OTTAWA—Conservative Sen. Lynn Beyak says her party's decision to sanction her for comments about Canada's residential school history amounts to a threat to freedom of speech.
In a statement released yesterday, Beyak, who was removed Wednesday from the Senate committee on Aboriginal Peoples, says political correctness is “stifling opinion and thoughtful conversation.”
She also says a silent majority of Canadians agree with what she said—that there were “good deeds” and other positive elements that emerged from the country's residential school system.
“For me to lose my position on the Aboriginal Peoples committee for complimenting the work of nurses, teachers, foster families, and legions of other decent, caring Canadians—along with highlighting inspiring stories spoken by aboriginal people themselves—is a serious threat to freedom of speech,” Beyak wrote.
“Too often, on a broad range of issues, a vocal minority cries foul and offence whenever a point of view is raised that does not align with their own,” she argued.
“Meanwhile, the silent majority, who are contributing to this country by working, building, and selling things, taking care of their parents and children, are left thinking they are alone.”
Free speech does not apply to “people that celebrate genocide,” NDP indigenous affairs critic Romeo Saganash, a residential school survivor, said outside the House of Commons yesterday.
Beyak made the comments early last month in a speech focused on highlighting the need to track federal spending on indigenous issues.
The comments touched off a firestorm inside and outside the upper chamber that divided her own caucus, which ultimately decided to remove her from the committee.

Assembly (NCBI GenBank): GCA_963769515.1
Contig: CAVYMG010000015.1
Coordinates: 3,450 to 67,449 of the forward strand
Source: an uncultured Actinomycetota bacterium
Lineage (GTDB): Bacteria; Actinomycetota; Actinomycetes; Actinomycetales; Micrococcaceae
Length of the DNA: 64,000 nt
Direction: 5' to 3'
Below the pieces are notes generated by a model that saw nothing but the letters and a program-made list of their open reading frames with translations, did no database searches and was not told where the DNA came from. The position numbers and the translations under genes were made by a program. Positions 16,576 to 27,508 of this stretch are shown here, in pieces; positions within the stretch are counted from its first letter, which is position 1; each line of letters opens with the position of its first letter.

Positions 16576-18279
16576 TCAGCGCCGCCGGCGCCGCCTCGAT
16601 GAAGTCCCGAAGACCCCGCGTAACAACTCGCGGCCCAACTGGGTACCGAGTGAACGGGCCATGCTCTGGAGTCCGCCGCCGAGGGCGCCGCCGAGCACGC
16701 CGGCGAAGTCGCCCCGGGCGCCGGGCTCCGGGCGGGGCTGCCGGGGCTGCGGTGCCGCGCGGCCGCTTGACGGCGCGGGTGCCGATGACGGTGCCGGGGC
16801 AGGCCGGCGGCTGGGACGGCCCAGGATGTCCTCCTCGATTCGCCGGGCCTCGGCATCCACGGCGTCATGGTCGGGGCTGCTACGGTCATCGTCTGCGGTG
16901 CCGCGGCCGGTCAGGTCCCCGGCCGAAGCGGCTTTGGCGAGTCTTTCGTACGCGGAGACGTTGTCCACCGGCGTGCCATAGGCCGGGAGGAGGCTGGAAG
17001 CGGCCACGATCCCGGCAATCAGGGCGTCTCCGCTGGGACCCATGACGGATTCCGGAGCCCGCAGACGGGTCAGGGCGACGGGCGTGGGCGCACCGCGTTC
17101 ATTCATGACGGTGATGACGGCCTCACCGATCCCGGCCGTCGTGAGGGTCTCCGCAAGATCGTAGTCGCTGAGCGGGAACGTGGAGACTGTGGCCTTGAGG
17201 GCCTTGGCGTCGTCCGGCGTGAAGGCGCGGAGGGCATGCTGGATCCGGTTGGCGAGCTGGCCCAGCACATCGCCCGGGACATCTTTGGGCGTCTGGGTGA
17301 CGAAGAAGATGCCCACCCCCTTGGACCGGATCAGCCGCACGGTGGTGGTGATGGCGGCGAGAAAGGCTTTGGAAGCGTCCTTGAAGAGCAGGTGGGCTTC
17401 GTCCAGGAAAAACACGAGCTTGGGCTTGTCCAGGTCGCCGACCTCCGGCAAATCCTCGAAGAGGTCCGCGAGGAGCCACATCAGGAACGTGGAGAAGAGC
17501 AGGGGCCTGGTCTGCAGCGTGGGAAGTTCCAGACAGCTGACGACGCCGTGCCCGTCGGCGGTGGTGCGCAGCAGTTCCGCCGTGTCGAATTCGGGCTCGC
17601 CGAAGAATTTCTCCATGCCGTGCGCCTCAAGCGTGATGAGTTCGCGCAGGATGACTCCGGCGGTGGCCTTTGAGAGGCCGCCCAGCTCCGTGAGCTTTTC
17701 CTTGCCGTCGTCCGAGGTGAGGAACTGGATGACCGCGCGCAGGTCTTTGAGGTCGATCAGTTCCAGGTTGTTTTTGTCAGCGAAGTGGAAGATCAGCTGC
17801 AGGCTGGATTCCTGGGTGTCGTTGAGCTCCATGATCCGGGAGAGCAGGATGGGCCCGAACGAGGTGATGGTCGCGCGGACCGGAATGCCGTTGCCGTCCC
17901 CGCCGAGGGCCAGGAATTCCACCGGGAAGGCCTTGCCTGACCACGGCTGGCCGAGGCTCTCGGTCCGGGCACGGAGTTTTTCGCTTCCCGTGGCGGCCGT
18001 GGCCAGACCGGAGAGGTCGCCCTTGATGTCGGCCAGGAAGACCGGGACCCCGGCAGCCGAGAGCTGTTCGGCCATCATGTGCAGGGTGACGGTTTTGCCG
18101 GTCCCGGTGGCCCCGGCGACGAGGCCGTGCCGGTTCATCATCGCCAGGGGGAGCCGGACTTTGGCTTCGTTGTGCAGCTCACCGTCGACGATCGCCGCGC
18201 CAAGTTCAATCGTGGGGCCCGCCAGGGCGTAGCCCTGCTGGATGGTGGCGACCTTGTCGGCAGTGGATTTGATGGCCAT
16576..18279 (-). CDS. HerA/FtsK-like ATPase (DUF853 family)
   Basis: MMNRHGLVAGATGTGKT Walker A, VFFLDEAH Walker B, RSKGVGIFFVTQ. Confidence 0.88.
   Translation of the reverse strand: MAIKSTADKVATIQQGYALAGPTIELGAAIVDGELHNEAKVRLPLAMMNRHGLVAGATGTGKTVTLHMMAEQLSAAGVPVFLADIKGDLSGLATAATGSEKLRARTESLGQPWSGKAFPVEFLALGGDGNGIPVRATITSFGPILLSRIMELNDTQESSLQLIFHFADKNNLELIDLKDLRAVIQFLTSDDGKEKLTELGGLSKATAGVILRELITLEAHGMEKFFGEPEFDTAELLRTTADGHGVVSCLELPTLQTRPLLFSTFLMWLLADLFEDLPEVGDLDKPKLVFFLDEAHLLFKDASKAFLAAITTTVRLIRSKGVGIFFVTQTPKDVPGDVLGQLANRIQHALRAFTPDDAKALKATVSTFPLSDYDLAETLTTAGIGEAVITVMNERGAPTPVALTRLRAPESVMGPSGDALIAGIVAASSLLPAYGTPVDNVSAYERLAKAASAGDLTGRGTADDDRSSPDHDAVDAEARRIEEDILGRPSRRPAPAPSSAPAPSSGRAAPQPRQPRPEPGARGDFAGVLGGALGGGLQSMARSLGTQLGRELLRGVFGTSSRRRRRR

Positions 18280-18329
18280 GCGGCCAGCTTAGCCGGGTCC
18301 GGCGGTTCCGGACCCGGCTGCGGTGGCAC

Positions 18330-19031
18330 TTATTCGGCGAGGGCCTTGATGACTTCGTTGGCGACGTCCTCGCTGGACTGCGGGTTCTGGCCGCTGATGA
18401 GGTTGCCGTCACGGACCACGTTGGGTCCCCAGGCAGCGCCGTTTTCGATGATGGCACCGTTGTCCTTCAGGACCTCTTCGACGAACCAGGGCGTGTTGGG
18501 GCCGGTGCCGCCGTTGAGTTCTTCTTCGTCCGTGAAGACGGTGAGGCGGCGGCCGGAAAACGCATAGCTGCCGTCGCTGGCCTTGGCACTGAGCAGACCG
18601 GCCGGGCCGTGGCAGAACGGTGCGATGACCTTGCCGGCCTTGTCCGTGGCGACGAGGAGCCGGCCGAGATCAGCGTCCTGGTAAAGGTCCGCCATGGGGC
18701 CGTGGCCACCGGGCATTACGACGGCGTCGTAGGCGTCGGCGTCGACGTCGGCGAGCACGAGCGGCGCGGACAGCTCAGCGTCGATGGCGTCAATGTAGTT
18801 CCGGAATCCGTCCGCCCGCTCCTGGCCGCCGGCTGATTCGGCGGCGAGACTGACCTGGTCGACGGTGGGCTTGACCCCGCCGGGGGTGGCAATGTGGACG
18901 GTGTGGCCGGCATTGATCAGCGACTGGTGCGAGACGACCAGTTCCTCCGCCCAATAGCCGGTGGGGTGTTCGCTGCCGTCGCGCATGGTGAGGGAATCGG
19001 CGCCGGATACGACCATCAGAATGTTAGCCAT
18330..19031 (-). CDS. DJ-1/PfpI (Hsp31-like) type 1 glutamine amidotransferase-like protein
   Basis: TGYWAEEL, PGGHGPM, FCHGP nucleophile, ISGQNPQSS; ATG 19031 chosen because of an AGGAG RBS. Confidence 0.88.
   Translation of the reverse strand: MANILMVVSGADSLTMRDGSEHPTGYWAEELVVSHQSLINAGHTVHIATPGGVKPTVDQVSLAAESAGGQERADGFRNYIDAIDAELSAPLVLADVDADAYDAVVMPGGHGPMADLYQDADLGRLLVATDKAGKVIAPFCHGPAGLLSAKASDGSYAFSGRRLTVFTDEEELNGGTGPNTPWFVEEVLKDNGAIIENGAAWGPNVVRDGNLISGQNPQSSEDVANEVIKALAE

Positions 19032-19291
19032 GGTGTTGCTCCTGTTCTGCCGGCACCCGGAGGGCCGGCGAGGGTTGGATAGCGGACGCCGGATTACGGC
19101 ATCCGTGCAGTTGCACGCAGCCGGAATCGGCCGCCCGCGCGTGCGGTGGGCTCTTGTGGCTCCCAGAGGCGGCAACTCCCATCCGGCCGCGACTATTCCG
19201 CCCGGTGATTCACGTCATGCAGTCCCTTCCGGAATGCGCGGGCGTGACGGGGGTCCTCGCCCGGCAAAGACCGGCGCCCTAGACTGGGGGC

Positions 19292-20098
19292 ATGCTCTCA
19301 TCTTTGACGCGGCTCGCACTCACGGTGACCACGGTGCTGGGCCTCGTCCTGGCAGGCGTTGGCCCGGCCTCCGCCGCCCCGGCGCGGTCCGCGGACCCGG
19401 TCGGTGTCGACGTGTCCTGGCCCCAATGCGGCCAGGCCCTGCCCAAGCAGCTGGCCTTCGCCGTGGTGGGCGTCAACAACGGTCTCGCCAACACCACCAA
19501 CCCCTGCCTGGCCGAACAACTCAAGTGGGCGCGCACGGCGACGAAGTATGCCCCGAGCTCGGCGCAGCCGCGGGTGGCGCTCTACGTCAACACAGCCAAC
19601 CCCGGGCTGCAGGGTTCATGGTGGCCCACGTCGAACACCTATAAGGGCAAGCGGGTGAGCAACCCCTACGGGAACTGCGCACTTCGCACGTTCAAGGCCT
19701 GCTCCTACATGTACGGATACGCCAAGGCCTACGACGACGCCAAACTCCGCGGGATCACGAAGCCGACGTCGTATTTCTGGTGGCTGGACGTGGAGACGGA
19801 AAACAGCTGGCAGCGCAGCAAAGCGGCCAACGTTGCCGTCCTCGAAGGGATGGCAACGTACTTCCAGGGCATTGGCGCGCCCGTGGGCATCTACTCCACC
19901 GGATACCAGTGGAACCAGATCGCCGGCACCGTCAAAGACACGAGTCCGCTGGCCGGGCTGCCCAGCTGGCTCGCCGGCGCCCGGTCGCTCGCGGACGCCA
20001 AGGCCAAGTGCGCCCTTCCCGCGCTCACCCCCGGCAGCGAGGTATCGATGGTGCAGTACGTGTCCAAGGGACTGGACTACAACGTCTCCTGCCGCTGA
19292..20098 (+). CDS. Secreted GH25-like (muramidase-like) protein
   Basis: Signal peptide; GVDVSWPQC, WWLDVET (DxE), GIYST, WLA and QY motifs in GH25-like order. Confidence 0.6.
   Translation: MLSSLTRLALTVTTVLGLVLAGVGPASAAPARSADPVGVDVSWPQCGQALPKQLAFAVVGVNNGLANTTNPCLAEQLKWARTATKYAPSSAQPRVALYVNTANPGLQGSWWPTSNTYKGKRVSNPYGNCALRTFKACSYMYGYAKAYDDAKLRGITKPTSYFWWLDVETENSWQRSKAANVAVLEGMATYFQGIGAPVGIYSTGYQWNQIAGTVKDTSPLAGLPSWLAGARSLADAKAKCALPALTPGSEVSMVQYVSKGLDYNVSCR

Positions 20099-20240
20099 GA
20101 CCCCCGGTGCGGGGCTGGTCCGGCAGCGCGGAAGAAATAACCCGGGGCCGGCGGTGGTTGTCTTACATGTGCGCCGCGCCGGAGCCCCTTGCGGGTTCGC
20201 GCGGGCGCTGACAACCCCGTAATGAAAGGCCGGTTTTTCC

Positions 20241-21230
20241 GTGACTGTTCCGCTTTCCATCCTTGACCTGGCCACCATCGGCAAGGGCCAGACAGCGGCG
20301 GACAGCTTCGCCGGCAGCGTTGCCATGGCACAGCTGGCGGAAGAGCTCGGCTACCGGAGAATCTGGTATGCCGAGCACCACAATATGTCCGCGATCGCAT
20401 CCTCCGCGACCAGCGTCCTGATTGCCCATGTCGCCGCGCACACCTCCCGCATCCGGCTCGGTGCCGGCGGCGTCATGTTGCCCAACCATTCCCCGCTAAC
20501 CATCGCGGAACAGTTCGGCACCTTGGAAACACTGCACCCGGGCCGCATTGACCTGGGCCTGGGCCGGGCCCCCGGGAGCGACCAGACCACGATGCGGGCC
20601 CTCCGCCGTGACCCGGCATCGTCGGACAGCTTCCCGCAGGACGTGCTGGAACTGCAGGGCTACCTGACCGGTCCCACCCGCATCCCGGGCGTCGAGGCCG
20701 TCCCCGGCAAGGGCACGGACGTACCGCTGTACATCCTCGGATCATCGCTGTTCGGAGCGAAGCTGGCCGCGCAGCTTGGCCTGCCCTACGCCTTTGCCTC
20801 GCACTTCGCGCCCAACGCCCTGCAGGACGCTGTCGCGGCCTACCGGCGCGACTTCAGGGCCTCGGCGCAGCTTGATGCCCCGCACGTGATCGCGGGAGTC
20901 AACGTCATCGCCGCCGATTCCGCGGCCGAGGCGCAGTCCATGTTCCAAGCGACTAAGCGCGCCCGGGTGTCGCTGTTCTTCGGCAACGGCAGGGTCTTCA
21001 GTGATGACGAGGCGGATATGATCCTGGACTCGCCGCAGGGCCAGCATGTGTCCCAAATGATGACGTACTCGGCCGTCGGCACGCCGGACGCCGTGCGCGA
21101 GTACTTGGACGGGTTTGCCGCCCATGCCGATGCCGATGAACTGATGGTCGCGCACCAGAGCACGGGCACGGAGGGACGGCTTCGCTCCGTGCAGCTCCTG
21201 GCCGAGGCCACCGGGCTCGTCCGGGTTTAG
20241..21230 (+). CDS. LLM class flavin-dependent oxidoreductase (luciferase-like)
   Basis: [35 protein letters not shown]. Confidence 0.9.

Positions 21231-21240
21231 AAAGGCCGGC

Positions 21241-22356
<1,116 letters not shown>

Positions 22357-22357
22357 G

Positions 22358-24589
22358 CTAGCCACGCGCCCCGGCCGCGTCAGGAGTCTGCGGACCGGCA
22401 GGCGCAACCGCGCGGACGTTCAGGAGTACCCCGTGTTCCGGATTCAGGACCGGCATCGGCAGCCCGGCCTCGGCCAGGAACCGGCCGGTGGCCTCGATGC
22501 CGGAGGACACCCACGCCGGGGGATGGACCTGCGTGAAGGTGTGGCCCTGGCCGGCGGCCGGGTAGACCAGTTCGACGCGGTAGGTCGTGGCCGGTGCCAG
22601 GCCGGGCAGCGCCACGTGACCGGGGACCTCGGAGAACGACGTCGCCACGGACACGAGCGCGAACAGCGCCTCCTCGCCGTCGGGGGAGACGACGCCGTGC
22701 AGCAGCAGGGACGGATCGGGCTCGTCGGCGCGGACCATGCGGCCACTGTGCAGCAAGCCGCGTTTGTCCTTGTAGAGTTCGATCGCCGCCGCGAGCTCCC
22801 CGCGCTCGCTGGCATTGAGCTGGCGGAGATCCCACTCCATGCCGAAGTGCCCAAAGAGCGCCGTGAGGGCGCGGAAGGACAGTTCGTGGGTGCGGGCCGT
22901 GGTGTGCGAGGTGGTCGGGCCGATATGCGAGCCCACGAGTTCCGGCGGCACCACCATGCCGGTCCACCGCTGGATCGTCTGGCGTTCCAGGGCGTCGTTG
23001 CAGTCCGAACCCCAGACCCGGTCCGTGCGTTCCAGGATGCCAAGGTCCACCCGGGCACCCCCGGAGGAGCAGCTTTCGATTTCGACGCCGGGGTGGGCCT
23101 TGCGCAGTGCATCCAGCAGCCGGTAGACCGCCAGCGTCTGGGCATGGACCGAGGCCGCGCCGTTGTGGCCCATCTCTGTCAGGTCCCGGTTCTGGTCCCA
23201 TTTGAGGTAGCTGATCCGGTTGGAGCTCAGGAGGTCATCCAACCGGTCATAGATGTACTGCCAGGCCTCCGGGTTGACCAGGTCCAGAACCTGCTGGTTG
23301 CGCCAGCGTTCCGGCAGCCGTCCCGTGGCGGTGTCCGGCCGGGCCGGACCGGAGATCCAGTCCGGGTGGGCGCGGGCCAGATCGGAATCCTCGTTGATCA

In her statement, Beyak said she believes the experience has revealed to her how difficult it is to have a “balanced, truthful discussion about all issues affecting Canadians.”
Conservative leadership candidate Maxime Bernier says he's happy to count Beyak among his supporters—despite the comments.
Late Wednesday, interim Conservative leader Rona Ambrose removed Beyak from the committee but stopped short of kicking her out of caucus.
“I congratulate Rona Ambrose for removing her from the committee but that's not enough for me,” Saganash said yesterday.
“She needs to resign and the sooner, the better.”
A spokesman said Ambrose has been clear Beyak's views don't reflect the Conservative party's position—a sentiment Bernier echoed earlier this week in an interview with The Canadian Press.
Bernier called the schools a dark part of Canada's history and said he stands by the decision to remove Beyak from the committee.
But the former Conservative cabinet minister is defending her right to express her opinion.
“I think political correctness has gone a bit overboard,” Bernier said in a statement of his own.
“As parliamentarians, we are allowed to have different views and to debate them,” he noted.
“And I'm happy to have the senator's endorsement.”